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Freedom of Speech Act: How it will affect university students

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The Government’s Higher Education (Freedom of Speech) Bill became law 11 May 2023 in a huge step forward in protecting freedom of speech and academic freedom on university campuses.

The Act will put more responsibility on universities to ensure students are able to speak freely in and out of the classroom, while offering more protection for academics who teach material that may offend some students.

It will strengthen the duties already in place to protect freedom of speech and bring about a change of culture on our campuses.

The right to have free and open debate is important in higher education and beyond.

We have to be able to disagree and have conversations about complex or sensitive subjects in a constructive manner – it is essential to a civil society and democracy.

What does it mean for universities, colleges and students’ unions?

The Act will require universities, colleges and students’ unions in England to take steps to ensure lawful freedom of speech on campus. This doesn’t include unlawful speech, such as harassing others or inciting violence or terrorism.

It is for universities, colleges and students’ unions to consider whether the speech is lawful, by taking into account criminal law such as the Public Order Act 1986 and legislation such as the Equality Act 2010. They will also set out and publish a code of practice for freedom of speech on campus.

A new Director for Freedom of Speech and Academic Freedom will be appointed to oversee all the Office for Students (OfS) free speech functions, including the new complaints scheme and investigations where universities are accused of breaching their duties under the Act.

The new OfS Director will champion free speech on campuses and ensure that the OfS takes action where needed.

According to the National Student Survey 2023 from the OfS, 86% of students in England feel able to express their ideas, opinions and beliefs freely. However, there is always more work to be done, which is why we're taking steps to make sure this number keeps rising.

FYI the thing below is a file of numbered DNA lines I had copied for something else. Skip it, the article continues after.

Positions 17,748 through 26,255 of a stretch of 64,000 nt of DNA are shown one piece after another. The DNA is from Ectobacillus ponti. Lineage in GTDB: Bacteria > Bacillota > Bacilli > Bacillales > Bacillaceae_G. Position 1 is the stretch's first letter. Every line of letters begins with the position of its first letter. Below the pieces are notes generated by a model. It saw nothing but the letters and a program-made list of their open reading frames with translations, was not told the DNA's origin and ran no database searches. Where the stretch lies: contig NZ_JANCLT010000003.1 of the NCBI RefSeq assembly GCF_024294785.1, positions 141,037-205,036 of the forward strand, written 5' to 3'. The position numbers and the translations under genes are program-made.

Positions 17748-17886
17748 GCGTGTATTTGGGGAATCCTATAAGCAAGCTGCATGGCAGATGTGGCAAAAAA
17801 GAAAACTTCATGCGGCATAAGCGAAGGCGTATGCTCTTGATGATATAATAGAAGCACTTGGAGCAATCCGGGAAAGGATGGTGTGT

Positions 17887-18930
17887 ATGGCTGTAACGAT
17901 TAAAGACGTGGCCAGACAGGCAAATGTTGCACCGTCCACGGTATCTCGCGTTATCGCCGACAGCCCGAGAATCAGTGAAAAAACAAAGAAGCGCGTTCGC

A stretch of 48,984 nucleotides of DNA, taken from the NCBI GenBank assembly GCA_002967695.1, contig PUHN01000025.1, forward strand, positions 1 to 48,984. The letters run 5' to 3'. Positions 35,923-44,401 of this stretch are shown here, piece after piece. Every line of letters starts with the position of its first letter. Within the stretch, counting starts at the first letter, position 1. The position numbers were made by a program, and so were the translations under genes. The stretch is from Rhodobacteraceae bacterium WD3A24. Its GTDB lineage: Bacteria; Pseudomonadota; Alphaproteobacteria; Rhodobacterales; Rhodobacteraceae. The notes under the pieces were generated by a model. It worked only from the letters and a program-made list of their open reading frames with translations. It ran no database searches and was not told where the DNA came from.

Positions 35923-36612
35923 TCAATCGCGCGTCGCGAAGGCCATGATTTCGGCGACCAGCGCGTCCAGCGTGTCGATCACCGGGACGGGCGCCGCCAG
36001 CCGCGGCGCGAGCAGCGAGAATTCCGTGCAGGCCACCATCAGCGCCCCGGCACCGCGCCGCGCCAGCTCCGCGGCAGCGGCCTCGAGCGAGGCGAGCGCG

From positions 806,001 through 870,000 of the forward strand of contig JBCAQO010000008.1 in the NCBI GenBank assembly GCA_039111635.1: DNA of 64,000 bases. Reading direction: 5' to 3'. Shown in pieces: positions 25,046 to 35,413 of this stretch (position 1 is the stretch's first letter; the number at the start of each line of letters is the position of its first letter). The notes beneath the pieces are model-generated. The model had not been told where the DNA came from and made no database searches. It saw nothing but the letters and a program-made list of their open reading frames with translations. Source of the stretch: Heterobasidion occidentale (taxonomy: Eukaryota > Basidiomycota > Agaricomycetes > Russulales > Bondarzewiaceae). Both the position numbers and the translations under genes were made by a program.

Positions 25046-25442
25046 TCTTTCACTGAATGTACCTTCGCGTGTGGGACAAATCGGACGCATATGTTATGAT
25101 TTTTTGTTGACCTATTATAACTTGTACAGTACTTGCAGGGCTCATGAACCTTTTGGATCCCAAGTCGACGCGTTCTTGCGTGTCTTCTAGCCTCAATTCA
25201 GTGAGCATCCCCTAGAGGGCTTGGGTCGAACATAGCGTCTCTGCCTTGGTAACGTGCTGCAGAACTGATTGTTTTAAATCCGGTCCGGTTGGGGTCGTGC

What does it mean for students, lecturers and visiting speakers?

Under the Act, universities won’t be allowed to silence people who raise complaints of sexual misconduct, abuse, harassment or bullying by using non-disclosure agreements.

This has been a real problem which we want to crack down on to protect students who have suffered harm.

The Act will also establish a new free-to-use complaints scheme which will be operated by the OfS, the higher education regulator in England.

Students, staff and visiting speakers will be able to bring claims to court if they feel they have suffered loss as a result of their free speech rights being unlawfully restricted.

We expect the new duties and measures specified under this Act to come in to force before the 2024-25 academic year.

What should I do if I have concerns about free speech at my university?

AThe Act is not yet fully in force as the Government has to make regulations and set out more detail about how the Act will work.

The OfS also has to consult on how the new duties should be regulated and how the new complaints scheme should operate.

In the meantime, if you have raised an issue with your university and are not satisfied with the outcome, you can raise the issue with the OfS and with the Office of the Independent Adjudicator for Higher Education, the students’ complaints scheme.

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